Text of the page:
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Casino “cruise to nowhere” vessels – serious environmental threats

Lee Walton

As the latest in a series of articles on the subject, Sunday’s Palter and Chatter “Casino boats gain support” left little doubt that casino cruises will soon be running out of North Charleston’s old Navy Base at the rate two trips per day. This may not sound like much of a concern compared to larger 3,000 passenger cruise ships calling weekly at the Market Street Cruise Ship Terminal until one considers the number of passengers gaming vessels can carry. The environmental threats that these floating casinos will create to near-shore waters just three short miles off Charleston Harbor and the surrounding beach resorts are potentially far greater than a weekly cruise ship visit.

Sunday’s article stated that a boat “up to the 300-foot range” was envisioned for North Charleston’s casino voyages. A check of currently available casino vessels of this size indicates a Coast Guard certified capacity of 1,136 passengers on a 205-footer and 1,900 passengers on a 308-footer. These aren’t boats; they’re five to eight deck sea-going vessels as big as a WW II troop ship and easily over one-fourth the length of the carrier Yorktown. Two trips at just 60% capacity by a 300-footer would total almost 2,300 passengers per day. That’s the environmental equivalent of one Fantasy-size cruise ship per day operation and dumping sewage and bilge water just three miles off Charleston’s beaches – not hundreds of miles out into the Atlantic.

Even with only miniscule dock space and the navigational challenges of Little River at the SC-NC state line, two smaller 125-foot range, 500-plus passenger casino boats make multiple runs three miles into the Atlantic each day to quench the thirst and gambling habits of North Myrtle Beach tourist. The newfound greed of easy gambling money in North Charleston’s city coffers will certainly generate support for more than a single gaming vessel. With all that promise of easy money, there’s reason to speculate that the City of Charleston may also reconsider its 12-year old ordinance banning gambling “cruises to nowhere” in exchange for a share of the winnings.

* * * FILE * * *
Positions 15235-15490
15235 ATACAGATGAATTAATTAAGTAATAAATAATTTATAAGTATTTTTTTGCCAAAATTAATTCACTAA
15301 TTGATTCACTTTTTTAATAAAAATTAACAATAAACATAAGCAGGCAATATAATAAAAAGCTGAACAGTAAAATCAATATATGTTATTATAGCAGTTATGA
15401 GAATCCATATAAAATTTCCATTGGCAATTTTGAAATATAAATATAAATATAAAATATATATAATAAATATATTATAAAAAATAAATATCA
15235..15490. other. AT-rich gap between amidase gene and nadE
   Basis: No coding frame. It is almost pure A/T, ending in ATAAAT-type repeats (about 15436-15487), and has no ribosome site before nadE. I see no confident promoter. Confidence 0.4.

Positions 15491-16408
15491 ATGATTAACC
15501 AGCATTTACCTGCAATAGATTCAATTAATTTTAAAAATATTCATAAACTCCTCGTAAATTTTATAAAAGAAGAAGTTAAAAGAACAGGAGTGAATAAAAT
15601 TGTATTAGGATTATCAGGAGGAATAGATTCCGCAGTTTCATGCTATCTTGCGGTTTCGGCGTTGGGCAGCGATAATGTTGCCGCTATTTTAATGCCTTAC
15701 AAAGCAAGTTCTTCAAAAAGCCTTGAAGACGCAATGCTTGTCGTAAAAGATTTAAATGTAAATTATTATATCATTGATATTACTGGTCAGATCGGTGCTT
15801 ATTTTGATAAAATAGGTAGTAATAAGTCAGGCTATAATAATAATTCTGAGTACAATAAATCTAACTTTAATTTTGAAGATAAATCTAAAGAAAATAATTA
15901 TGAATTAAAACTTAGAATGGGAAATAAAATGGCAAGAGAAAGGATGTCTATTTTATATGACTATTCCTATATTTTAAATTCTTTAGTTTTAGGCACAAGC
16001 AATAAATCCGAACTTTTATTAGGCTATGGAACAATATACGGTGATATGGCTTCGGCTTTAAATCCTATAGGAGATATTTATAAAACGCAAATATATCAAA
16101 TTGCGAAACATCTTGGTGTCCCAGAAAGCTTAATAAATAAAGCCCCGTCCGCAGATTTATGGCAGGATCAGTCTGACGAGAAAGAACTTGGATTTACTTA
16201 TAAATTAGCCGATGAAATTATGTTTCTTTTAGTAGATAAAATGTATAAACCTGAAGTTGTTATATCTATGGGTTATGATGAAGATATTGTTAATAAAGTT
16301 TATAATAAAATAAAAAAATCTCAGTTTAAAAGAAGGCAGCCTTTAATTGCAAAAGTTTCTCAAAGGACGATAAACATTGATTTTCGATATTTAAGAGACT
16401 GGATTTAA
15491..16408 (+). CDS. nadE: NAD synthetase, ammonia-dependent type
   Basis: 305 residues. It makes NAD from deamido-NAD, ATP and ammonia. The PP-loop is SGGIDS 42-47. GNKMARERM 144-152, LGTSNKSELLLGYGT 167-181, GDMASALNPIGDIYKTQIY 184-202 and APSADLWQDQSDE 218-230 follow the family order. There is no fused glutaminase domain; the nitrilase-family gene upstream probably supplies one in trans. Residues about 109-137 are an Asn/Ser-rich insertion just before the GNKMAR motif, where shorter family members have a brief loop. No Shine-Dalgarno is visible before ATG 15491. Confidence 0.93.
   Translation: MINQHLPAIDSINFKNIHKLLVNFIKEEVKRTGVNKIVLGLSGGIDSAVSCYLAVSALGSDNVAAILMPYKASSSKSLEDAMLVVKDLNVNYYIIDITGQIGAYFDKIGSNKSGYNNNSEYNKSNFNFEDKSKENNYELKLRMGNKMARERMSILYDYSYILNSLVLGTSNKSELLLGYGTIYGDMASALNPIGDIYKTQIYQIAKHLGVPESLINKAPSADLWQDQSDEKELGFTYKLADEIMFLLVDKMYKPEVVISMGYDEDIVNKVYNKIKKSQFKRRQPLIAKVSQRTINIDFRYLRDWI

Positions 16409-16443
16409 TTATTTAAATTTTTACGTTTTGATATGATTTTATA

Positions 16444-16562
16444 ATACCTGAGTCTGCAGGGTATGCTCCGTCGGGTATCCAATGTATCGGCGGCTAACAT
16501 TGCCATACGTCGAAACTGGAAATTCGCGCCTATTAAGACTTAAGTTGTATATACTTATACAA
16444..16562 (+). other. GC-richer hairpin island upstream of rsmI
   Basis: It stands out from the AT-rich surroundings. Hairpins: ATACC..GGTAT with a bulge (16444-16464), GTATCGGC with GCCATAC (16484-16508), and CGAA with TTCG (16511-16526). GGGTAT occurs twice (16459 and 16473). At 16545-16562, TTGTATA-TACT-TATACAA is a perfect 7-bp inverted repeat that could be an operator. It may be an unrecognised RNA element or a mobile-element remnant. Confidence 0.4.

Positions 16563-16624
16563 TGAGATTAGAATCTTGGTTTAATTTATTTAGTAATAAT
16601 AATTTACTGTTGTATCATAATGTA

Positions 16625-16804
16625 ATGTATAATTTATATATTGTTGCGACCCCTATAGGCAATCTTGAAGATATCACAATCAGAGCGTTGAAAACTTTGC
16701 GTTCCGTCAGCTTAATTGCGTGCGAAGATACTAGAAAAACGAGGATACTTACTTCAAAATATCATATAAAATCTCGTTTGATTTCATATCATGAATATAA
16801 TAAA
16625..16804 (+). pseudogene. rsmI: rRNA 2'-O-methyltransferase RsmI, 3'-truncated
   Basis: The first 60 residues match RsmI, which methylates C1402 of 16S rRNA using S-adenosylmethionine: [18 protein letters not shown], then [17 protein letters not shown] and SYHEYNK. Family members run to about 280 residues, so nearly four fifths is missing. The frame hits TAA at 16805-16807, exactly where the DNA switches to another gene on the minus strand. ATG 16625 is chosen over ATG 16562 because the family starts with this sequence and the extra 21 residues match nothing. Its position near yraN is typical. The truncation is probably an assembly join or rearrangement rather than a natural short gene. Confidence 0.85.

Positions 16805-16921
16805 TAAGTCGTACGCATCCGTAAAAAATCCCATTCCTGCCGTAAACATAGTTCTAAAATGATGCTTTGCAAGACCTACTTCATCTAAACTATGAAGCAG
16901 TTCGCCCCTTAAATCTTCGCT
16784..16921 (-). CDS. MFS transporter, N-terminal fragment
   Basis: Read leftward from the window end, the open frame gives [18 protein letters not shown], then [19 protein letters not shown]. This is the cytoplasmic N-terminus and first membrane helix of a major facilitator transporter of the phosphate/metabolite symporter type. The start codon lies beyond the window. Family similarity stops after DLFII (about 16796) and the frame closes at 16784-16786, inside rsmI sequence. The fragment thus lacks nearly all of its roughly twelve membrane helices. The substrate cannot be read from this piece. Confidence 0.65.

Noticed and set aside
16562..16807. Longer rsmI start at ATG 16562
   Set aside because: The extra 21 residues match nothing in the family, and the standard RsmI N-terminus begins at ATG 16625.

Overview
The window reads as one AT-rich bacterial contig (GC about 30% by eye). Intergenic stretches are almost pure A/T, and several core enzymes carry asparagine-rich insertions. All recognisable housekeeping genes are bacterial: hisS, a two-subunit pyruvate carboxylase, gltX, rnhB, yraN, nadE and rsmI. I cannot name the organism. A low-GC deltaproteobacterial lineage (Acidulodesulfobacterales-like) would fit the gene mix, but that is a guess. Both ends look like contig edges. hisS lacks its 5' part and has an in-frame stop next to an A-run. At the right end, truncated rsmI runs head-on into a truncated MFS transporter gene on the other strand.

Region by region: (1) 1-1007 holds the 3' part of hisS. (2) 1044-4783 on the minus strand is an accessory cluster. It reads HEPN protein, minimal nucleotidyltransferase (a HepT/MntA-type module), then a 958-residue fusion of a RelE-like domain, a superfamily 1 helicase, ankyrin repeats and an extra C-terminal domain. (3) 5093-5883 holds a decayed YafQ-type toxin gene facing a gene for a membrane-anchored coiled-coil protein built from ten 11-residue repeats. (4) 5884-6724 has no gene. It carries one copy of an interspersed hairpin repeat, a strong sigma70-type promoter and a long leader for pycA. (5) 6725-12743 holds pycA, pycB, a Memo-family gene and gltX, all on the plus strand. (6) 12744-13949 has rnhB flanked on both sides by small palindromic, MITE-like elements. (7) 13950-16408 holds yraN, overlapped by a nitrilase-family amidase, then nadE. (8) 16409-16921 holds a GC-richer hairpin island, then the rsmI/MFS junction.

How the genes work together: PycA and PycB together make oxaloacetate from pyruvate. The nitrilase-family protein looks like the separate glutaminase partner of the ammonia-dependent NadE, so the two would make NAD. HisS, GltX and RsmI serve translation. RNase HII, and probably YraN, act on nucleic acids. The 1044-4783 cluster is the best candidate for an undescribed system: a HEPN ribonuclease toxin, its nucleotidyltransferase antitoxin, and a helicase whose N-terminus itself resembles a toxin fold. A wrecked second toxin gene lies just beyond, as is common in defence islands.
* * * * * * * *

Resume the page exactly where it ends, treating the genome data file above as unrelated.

As environmental threats, unlike freighters that carry only small crews across oceans, near-shore cruise ships and gaming vessels carry thousands of passengers and large crews that generate large, inordinate amounts of human sewage and other waste. EPA statistics indicate that a one-week voyage with 3,000 passengers and crew will generate approximately 210,000 gallons of raw sewage, 1-million gallons of dirty water from laundry and food preparation and 37,000 gallons of oily bilge water. A 300-foot “cruise to nowhere” gaming vessel operating twice daily just three-miles off Charleston Harbor will arguably be the waste producing equivalent of the Carnival Fantasy operating at the Charleston Sea Buoy for a week.

Dana Beach had better rethink his January 12th Commentary, “Cruise ships could threaten Charleston’s ‘delicate balance’ ”. As environmentally threatening to local waters as frequent cruise ships may be, several large gaming vessels running twice daily out past the three mile limit will become much greater, less regulated, close in threats to coastal water quality.

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